Professional Development (347 items)To section archive

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The authors investigated the design and implementation of the Climate Academy, a professional development project intended to help teachers learn about climate change and support the development and implementation of climate change topics in participating teachers’ curricula. This article indicates that a focus on the science of climate change and modeling of theoretically driven pedagogical activities can help teachers improve their climate science knowledge as well as their understanding of how to teach climate science concepts by aligning content and practices with students’ local environment. Furthermore, the authors found that all teachers appreciated the opportunity to learn important content from climate experts and experience hands-on modeling during the summer institute.
Published: 2016
Updated: Nov. 11, 2018
The purpose of this study was to explore whether the use of virtual learning community (VLC) associated with an online teachers' professional development program enable Biology teachers to share knowledge with their peers. The findings reveal that teachers that joined the this community intensely shared knowledge both on Biological contents and didactic experiences. They seldom used the VLC-Bio for social purposes. The authors also found that the effective participation in the collective construction of knowledge on how to teach Biology topics occurred mainly through interaction of teachers with their peers.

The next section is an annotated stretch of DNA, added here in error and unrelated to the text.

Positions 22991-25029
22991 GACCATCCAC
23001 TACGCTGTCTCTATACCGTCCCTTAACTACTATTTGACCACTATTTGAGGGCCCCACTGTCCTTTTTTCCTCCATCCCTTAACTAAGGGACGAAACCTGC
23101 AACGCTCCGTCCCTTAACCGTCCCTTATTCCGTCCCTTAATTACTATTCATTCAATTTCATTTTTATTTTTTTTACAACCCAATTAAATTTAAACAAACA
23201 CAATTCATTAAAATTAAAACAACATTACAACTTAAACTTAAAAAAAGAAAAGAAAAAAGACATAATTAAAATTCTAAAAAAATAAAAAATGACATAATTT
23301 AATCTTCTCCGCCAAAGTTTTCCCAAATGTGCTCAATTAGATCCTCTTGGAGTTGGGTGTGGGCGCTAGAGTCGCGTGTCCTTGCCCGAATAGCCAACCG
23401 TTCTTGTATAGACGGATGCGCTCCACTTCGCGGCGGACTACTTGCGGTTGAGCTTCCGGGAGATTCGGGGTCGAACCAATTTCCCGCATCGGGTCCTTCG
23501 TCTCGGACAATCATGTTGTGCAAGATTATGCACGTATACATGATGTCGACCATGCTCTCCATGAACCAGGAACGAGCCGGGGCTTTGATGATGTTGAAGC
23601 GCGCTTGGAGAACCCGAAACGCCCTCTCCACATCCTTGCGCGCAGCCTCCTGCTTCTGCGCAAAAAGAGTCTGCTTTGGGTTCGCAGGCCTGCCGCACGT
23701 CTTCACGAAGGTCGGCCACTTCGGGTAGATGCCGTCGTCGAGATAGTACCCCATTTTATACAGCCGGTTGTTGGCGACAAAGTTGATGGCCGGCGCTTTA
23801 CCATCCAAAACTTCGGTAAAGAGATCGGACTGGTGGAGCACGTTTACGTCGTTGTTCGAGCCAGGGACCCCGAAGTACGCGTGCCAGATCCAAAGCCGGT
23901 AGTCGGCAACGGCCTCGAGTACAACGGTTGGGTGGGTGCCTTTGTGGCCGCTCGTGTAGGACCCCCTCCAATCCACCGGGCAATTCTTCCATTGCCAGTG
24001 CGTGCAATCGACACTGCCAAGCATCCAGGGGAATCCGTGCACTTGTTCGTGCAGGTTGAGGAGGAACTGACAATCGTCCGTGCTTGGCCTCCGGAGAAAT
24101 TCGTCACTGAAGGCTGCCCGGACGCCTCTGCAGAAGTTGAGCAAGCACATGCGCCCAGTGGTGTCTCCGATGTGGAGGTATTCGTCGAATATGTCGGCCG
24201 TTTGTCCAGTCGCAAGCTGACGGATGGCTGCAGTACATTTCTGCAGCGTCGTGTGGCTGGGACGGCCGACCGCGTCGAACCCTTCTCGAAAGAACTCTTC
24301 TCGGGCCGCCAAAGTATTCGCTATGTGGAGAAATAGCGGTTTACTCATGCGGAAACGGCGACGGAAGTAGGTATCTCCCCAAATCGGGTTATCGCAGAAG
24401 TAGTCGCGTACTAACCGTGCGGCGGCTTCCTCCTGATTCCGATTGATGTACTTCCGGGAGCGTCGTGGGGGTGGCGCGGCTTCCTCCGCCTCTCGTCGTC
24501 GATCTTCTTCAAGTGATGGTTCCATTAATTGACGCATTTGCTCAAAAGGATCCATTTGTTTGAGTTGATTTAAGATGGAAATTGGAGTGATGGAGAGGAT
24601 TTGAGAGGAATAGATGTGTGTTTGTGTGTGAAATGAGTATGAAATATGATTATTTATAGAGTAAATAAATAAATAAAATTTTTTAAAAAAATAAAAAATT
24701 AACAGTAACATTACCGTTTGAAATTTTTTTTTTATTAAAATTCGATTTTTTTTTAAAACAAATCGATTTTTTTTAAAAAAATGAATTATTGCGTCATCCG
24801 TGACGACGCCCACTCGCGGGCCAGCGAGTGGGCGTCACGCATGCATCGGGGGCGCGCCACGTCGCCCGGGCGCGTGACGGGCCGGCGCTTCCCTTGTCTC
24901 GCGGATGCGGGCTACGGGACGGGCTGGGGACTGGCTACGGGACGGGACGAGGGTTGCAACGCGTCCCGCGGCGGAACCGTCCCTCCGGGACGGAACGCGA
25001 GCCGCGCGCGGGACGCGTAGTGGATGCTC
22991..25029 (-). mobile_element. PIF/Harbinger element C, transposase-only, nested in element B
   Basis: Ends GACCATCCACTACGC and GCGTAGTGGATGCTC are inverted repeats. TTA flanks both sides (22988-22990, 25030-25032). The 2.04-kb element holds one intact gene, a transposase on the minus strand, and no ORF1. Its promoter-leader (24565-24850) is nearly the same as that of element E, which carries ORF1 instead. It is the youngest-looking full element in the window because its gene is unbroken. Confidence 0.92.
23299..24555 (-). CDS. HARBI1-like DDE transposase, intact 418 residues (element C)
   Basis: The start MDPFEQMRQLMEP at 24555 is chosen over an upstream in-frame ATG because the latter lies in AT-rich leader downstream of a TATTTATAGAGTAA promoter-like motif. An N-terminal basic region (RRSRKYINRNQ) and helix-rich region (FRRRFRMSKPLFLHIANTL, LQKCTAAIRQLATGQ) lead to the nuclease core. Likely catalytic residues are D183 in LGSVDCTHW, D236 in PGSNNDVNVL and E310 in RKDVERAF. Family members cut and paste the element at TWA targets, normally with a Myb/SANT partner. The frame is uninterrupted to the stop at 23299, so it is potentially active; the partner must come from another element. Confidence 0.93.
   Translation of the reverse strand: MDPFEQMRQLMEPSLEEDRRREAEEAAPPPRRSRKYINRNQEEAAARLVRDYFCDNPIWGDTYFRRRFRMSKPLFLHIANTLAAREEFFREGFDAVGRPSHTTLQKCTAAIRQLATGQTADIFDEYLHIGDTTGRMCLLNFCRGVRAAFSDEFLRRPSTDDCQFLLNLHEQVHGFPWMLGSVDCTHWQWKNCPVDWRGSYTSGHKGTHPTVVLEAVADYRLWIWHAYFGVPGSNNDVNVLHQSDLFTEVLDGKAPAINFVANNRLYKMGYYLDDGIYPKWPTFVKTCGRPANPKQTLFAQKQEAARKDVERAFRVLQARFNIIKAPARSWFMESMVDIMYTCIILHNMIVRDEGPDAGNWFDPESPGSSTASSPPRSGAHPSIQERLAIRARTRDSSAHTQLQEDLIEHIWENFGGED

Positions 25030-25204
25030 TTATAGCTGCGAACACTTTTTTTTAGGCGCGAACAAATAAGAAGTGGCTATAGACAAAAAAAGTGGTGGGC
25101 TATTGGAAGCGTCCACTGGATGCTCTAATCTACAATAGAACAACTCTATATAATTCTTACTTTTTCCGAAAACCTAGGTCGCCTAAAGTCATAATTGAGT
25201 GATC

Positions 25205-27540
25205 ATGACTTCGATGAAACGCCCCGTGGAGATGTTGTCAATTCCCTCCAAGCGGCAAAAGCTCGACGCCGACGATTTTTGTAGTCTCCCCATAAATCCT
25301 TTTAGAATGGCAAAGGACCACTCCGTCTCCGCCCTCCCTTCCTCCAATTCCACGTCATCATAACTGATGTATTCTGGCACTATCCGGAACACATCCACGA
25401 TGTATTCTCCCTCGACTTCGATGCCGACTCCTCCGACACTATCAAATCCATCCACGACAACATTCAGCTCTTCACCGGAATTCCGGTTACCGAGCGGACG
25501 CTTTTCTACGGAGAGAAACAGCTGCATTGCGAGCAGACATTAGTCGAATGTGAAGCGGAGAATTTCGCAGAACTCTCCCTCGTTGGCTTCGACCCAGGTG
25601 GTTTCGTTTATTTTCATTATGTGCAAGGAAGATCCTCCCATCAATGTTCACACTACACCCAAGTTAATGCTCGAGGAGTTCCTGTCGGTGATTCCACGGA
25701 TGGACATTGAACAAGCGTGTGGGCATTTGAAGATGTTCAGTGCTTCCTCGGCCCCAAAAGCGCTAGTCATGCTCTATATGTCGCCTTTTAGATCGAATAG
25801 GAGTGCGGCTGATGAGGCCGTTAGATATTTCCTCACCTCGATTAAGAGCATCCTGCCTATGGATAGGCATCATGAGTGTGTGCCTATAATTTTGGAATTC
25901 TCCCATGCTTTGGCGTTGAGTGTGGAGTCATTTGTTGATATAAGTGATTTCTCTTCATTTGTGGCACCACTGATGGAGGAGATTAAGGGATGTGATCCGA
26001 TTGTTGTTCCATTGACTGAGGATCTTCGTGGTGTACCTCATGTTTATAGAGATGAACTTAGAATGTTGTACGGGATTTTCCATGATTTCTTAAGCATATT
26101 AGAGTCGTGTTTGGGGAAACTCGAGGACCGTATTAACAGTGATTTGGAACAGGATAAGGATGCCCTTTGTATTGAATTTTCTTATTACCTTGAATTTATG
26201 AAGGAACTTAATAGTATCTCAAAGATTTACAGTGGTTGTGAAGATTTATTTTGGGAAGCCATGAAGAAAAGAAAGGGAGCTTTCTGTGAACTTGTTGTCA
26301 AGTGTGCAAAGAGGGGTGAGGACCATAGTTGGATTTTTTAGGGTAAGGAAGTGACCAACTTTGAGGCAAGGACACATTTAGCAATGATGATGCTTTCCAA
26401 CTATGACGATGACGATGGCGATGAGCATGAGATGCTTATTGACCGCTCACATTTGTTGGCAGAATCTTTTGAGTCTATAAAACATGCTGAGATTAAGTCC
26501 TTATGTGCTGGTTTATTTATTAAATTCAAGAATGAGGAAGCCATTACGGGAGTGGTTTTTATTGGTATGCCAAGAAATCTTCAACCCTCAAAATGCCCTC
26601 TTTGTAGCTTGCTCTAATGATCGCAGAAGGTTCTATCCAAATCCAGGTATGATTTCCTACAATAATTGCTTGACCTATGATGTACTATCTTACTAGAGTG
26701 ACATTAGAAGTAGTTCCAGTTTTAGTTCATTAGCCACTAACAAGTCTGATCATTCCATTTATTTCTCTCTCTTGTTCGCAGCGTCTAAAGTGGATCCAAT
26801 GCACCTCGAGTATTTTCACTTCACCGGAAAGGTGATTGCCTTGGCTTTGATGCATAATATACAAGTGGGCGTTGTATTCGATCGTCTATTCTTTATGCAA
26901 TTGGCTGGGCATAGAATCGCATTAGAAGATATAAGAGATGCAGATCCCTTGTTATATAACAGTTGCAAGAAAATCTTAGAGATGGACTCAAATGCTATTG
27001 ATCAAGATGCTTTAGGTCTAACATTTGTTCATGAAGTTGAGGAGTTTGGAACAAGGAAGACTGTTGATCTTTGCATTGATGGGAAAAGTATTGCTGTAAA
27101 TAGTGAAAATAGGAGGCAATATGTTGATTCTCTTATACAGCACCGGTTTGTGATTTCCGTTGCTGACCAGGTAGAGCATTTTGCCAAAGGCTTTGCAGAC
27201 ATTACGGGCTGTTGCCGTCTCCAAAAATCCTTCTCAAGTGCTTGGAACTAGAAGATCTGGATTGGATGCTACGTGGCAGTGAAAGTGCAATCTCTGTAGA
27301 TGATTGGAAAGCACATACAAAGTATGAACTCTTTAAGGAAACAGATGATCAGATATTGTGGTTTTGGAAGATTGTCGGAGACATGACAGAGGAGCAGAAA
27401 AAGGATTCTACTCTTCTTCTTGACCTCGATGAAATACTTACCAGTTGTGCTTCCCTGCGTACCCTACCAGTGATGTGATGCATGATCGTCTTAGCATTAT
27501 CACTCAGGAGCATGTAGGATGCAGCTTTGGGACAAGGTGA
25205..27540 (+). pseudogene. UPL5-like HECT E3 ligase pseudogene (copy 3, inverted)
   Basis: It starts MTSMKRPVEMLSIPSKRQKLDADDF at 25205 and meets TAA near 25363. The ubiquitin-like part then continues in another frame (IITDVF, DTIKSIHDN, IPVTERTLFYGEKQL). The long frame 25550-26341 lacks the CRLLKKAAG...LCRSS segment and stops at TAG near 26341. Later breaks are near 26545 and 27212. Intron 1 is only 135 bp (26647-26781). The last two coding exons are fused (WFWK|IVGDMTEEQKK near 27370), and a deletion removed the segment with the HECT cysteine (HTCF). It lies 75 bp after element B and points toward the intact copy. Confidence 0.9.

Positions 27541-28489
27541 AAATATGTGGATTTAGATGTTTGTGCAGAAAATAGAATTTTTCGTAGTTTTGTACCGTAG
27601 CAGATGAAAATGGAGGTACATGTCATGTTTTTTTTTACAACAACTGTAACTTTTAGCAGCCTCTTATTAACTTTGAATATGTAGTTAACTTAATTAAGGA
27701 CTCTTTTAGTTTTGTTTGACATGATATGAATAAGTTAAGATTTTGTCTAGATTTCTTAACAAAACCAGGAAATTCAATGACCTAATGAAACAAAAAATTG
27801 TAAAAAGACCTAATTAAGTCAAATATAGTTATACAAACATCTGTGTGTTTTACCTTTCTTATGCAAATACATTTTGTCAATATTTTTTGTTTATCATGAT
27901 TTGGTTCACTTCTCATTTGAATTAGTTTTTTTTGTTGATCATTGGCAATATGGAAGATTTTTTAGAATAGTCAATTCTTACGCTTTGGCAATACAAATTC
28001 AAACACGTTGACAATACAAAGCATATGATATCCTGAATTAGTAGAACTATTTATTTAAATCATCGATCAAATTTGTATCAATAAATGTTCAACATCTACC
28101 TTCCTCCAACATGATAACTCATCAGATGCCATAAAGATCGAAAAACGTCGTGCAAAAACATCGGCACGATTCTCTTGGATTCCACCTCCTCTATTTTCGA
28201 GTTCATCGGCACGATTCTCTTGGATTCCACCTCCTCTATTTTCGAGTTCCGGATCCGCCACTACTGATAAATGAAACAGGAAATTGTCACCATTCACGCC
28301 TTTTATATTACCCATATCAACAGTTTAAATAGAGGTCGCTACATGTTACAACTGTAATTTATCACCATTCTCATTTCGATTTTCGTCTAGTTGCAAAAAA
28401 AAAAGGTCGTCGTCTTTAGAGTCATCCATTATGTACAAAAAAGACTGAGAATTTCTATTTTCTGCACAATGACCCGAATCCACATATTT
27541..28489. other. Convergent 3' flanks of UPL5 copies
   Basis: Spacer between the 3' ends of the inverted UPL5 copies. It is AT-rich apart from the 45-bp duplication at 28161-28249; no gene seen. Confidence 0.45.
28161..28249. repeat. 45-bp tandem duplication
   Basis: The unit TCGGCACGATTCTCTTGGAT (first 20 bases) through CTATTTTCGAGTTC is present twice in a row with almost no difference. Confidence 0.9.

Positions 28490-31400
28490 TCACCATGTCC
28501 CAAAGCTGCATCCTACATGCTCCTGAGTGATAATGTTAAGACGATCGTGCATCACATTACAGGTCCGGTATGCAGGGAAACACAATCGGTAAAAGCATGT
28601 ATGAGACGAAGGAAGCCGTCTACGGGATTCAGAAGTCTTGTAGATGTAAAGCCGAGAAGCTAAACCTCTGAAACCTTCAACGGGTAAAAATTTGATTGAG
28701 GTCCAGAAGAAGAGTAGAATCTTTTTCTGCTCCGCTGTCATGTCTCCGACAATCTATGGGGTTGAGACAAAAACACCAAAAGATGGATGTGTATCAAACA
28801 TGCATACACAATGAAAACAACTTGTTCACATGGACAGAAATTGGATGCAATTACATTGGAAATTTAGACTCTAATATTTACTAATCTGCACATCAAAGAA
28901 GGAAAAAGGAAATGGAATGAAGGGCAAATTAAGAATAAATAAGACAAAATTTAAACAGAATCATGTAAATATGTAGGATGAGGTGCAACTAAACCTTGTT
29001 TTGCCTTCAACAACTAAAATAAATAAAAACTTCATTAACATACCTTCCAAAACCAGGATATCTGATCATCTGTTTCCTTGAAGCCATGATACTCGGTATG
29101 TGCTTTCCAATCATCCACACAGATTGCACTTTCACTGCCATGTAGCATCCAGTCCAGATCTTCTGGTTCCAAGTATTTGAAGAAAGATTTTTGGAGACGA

Published: 2014
Updated: Oct. 18, 2018
This study describes the visions of nine teachers over the course of seven years. The results highlight how the teachers articulated clear visions for their students that focused on helping them become motivated, successful, lifelong learners, and these teachers designed their instruction and classroom environments to support their visions. The authors found, however, these teachers encountered far more obstacles to enacting their visions than they did affordances for working toward them.
Published: 2017
Updated: Oct. 14, 2018
The purpose of this study was to examine whether teachers’ motivation to diagnosing, attitude toward diagnosing, the self-efficacy, their knowledge, and reflection on experience in diagnosing would predict their diagnostic competence. The authors also examined whether teachers with professional experience were more competent diagnosticians than students in the second phase of German teacher education who in turn were expected to be more competent than students in the first phase. The findings demonstrate that teachers’ motivation to diagnose and teachers’ knowledge of diagnosing are substantial predictors of teachers’ diagnostic competence.
Published: 2016
Updated: Oct. 10, 2018